Ms Jenn Bestwick
Jenn is an independent Director with a background in business and management consulting. She currently works as a Lead Reviewer with the States Services Commission Performance Improvement Framework and provides strategic consultancy to a number of private and public sector organisations.
Jenn spent many years working with KPMG leading their Auckland strategic management consulting practice before moving to Christchurch where she worked for a number of years with Ngāi Tahu including in a role as General Manager, Strategy and Planning for Ngāi Tahu Holdings Group. Jenn has worked with a number of organisations in the science and research sector having led MBIE’s Review of CRI Core Funding, been on a number of panels reviewing performance of MBIE science investments, been involved in the establishment of Callaghan Innovation and worked with a number of Crown Research Institutes.
Prof. Steve Weaver
Steve is the immediate past Deputy Vice Chancellor (Research) of the University of Canterbury, and is a member of the Board of GNS Science Ltd. Prof. Weaver has decades of experience in senior academic and research management roles at a national level in New Zealand, close experience of the Christchurch and Canterbury community, and a background in the geosciences. He is a Fellow of the Royal Society of NZ.
Mr Bruce Wills
Bruce has a background in commercial banking and finance for the agricultural sector and is the immediate Past President of Federated Farmers. He is currently a board director of Ravensdown Ltd., representative of NZ and international Farming and Trade forums, and an active farmer in the Hawkes Bay. In addition to this role, Bruce sits on the Our Land and Water National Science Challenge board.
Mr Greg Orchard
Greg is by background an accountant, and over the past two decades has provided governance and high-level strategic leadership in organisations such as Wellington City, BRANZ, and the Housing Corporation, in particular for areas related to healthy, safe and socially accessible housing. In his previous role as the Wellington City Council Chief Operating Officer he was responsible for improving the resilience of Wellington’s building stock. His experience places him in an excellent position to provide strategic local government-centred advice to the Challenge.
Mr David Middleton
David was appointed CEO of the Earthquake Commission (EQC) after a twenty year career in the insurance industry. Since leaving EQC David has worked as an independent consultant at Kestrel Group. David is currently the Chair of the Strategic Advisory Group of the Natural Hazards Research Platform and Chair of the Strategic and Scientific User Advisory Panel that reports to the GNS Board. In 2010 David was made an Officer of the New Zealand Order of Merit and an Honorary Fellow of Engineering New Zealand.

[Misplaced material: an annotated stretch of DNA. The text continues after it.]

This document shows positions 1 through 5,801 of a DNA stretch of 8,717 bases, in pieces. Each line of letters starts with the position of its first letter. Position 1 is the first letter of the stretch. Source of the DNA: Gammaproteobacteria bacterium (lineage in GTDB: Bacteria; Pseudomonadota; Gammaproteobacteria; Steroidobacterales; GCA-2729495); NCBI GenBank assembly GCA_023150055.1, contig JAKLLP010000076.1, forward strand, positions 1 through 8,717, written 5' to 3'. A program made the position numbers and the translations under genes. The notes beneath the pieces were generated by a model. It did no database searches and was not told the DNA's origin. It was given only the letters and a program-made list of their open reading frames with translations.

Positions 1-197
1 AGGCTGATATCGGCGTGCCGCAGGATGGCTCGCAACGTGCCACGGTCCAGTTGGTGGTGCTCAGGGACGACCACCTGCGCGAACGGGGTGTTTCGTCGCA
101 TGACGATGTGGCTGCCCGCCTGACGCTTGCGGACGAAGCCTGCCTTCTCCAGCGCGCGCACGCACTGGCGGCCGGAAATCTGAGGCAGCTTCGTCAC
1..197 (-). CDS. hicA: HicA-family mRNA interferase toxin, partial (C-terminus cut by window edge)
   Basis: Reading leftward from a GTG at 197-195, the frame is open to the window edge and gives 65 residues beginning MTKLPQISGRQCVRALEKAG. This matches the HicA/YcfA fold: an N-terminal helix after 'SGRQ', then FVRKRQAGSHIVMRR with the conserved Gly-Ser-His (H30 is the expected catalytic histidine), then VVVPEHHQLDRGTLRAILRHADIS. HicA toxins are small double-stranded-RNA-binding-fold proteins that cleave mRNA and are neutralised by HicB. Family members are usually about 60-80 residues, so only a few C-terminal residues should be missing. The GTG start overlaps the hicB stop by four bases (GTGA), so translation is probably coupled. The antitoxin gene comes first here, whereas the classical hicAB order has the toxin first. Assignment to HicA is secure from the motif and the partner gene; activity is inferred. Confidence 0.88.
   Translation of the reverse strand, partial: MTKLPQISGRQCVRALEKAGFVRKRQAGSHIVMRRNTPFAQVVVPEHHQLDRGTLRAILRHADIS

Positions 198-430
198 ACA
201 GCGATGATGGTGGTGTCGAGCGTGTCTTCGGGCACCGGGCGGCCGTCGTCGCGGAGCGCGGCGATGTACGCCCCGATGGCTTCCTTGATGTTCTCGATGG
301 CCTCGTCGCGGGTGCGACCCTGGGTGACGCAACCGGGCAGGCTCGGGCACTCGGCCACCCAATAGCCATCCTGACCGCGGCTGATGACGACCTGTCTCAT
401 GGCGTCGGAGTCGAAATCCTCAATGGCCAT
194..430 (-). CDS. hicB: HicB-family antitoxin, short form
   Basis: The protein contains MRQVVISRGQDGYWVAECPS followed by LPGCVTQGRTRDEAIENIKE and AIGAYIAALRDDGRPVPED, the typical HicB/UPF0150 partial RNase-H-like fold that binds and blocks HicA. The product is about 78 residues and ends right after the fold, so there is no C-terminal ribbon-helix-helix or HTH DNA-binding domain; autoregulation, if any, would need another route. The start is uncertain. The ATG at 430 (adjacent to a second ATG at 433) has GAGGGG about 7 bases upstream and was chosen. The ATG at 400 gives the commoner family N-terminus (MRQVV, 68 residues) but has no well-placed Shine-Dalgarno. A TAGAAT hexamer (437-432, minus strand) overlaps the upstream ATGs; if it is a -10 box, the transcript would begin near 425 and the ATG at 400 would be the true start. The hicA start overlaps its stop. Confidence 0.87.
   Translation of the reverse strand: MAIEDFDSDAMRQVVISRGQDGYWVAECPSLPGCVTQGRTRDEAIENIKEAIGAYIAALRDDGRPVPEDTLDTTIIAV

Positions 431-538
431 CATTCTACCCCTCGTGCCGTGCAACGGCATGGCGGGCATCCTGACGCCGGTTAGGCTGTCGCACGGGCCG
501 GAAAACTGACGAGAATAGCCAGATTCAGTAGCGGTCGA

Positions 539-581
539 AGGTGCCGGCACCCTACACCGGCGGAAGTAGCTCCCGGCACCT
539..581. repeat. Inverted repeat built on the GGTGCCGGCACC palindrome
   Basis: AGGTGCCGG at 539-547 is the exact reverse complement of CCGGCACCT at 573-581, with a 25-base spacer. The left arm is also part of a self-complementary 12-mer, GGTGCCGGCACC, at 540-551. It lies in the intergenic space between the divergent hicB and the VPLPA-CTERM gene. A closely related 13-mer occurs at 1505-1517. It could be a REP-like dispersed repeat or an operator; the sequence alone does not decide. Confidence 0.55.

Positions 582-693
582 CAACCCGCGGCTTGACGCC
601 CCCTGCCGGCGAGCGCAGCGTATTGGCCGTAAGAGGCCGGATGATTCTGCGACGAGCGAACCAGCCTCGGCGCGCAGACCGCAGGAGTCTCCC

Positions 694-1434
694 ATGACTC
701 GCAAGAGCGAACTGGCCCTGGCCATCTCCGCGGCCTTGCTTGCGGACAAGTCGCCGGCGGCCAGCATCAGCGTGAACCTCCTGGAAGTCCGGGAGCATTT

Dr Richard Smith
Richard has a hybrid background in research facilitation, disaster risk reduction policy and practice, and natural hazards research. Most recently he was Research Strategy and Investment Manager with the New Zealand Earthquake Commission (EQC), with responsibilities for EQC’s National Research Capability and Science-to-Practice programmes. Before joining EQC, Richard held various roles in the Ministry of Civil Defence & Emergency Management (MCDEM), supporting policy and capability development and provision of science advice. Richard has a PhD in Geological Sciences from the University of Canterbury, and prior to taking up a position with MCDEM was a Senior Lecturer in Earth Sciences at the University of Waikato.
Science Communications Adviser
Caitlin has a background in the environment sector, having worked in environmental advocacy, education and communications both in Aotearoa and Australia. Before joining the Resilience Challenge team, Caitlin worked as a senior communications advisor at Forest & Bird which sparked her interest in science communication. Caitlin enjoys the challenge of communicating complex science in a way that is easy to understand and engaging for a wider audience. Outside work, Caitlin loves spending time outside with her young family, helping out with local conservation work, and training for triathlons.
Delia has worked in geosciences in New Zealand since graduating from Otago University with an MSc in Physical Geography. Prior to joining the Resilience Challenge, Delia project managed a range of natural hazards research programmes at GNS Science and was the collections manager for New Zealand’s national rock and minerals collections. Delia enjoys seeing science come to fruition, from the early days of exciting research ideas and proposal development all the way through to putting tools and guidance into the hands of end-users for incorporation into decision-making. Alongside managing Resilience to Nature’s Challenges, Delia is the project manager for It’s Our Fault, the award-winning Wellington region earthquake hazard, risk and resilience programme.